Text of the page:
Can’t say I’ve ever looked at fishing and thought: “that looks fun” (no offense to any fishermen or fisherwomen). Yet, Ridiculous Fishing creates a formula that transcends both the activity of fishing and the adjective ridiculous. You follow Billy’s quest for international recognition as he starts off in a humble little boat with basic fishing equipment: a 50 metre line… and a handgun. The gameplay revolves around three mini-games. First, you cast the fishing line and try to go deep as possible, avoiding any fish in your path by tilting your phone left and right. Once you reach the limit on your line you have to do the exact opposite and catch as many creatures as possible on the way back up to the surface. Finally your catches are flung into the air and you shoot them until they explode. The rarer and harder to kill the fish the more sponds they are worth. Doesn’t sound too challenging, but bear in mind that killing jellyfish equates to a loss in money.
Akin to real life, money is important. The purchasable power ups have so much charisma that they make even the greatest socialites feel inferior. All sorts of guns are available to purchase in the pursuit of fame and dead fish, like the blunderbuss, the bazooka or even double miniguns. There are slight variants of drills that can be used to viciously cut through fish instead of dodging them and furthermore there are a few electrical appliances one can attach to their line to receive extra chances in the inevitable event of hitting a fish too soon, such as the $2,300 hair dryer with the label “the most expensive hair dryer in the world”. All of them have a little witty comments like the one mentioned above and once the fishopedia (“#2 best fishing guide of 1996”) is purchased, every animal in the game can be viewed, each with their own equally funny name and description. The rarest fish can be found at the bottom of the three oceans, with the fourth ocean being infinitely deep. Once the legendary fish has been obliterated by gunfire, the remains can be worn as a hat, a fleshy little trophy.
Hands down the best game available on iOS or Android is Monument Valley. You most likely will already have it on your phone if you have even the slightest interest in mobile gaming. Monument Valley is a gorgeous puzzle game where you guide Princess Ida through a series of optical mazes. Honestly I can’t even begin to describe how good it looks, every frame is literally a work of art. You manipulate Ida and the architecture in several different ways, from pushing buttons to spinning entire buildings. The sound design can be applauded as there is no unnecessary repetitive music like most mobile games feature, instead what plays in the background is minimal ambient music that has the same relaxing capability as one of those odd-looking head massagers. Using a head massager whilst playing Monument Valley is probably the secret to achieving a true state of total euphoria. Every move you make has a unique sound, each increment of the structure you move plays an alternating note. It’s crazy how a game with barely any dialogue can have such a huge emotional impact; there’s even a moment of intense sadness which I refuse to spoil if you have yet to play this masterpiece. It takes so much self-control to not just finish Monument Valley in a quick one-hour run, but it needs to be savoured. Maybe lock yourself in a dark, soundproof room for 15 minutes every day and symbiotically focus all of your senses on the wonderful world that unfolds in front of your very eyes. If this paragon of digital art doesn’t blow your mind then gaming simply isn’t for you.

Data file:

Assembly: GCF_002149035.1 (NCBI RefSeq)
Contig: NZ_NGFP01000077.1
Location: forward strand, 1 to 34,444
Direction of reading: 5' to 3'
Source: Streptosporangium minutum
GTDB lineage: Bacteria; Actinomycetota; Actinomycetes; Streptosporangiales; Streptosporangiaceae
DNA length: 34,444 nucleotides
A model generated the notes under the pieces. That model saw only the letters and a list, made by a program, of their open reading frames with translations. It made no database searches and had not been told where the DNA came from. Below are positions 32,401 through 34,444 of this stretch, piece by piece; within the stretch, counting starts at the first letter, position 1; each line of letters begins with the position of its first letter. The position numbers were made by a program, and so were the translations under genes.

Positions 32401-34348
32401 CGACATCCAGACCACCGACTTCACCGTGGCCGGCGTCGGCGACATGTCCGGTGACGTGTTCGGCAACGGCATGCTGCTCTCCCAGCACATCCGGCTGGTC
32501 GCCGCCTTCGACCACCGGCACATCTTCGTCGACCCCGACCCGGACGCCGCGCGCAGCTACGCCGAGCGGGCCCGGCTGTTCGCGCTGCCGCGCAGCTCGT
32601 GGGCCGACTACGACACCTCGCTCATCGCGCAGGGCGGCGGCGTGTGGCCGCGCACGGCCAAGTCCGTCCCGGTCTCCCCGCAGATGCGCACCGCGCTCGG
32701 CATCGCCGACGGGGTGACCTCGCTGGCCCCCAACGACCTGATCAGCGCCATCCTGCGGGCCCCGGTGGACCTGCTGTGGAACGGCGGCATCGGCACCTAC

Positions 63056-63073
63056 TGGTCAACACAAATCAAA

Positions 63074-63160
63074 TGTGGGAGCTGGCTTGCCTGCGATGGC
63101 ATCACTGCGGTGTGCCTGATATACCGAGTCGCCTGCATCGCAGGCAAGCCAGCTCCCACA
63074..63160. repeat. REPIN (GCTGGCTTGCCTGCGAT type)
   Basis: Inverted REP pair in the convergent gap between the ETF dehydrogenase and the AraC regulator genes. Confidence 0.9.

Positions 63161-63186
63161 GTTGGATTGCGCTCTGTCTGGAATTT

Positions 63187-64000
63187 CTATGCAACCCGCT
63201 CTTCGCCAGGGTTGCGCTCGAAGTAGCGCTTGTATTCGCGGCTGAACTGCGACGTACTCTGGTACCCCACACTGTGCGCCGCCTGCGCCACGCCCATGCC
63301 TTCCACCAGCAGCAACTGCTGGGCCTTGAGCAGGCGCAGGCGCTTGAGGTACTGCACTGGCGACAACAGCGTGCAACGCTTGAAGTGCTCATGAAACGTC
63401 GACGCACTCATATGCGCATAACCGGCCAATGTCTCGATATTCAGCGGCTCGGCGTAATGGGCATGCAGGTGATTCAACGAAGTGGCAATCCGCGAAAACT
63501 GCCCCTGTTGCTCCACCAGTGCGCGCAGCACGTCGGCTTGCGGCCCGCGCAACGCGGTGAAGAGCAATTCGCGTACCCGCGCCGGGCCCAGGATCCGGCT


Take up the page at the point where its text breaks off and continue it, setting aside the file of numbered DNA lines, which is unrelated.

Text – SAMAN IZADYAR
Photography – SAMAN IZADYAR